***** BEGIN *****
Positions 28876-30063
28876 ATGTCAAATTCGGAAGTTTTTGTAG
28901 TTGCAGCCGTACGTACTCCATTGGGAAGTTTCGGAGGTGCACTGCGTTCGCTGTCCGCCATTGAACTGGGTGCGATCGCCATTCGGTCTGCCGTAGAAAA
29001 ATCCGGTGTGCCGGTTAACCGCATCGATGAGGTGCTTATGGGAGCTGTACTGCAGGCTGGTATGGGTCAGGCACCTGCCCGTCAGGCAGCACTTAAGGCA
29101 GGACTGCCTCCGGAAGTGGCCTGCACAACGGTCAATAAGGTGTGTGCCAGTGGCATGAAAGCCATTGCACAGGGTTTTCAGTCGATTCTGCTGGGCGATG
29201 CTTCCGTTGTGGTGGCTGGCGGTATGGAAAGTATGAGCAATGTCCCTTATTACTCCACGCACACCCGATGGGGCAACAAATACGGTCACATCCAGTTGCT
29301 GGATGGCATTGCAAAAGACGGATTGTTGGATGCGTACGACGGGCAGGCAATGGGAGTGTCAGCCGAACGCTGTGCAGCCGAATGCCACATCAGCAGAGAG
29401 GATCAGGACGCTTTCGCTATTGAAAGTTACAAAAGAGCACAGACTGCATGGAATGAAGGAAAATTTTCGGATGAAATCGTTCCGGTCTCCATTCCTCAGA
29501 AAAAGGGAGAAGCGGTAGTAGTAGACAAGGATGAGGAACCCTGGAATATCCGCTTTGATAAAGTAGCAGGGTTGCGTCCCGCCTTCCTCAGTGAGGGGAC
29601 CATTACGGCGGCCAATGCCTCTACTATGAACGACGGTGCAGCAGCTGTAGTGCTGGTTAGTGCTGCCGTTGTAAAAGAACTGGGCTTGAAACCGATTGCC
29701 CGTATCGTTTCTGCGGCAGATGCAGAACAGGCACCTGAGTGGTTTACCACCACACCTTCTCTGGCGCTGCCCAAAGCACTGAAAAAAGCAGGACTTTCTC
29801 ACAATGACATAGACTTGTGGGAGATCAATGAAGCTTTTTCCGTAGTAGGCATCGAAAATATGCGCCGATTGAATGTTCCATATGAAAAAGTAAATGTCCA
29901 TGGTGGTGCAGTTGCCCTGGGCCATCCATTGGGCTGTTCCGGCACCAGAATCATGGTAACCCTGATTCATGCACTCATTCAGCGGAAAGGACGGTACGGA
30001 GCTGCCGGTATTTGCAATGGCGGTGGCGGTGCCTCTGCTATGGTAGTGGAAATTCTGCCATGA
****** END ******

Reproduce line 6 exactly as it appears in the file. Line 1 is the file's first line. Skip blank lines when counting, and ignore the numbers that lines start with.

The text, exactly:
29201 CTTCCGTTGTGGTGGCTGGCGGTATGGAAAGTATGAGCAATGTCCCTTATTACTCCACGCACACCCGATGGGGCAACAAATACGGTCACATCCAGTTGCT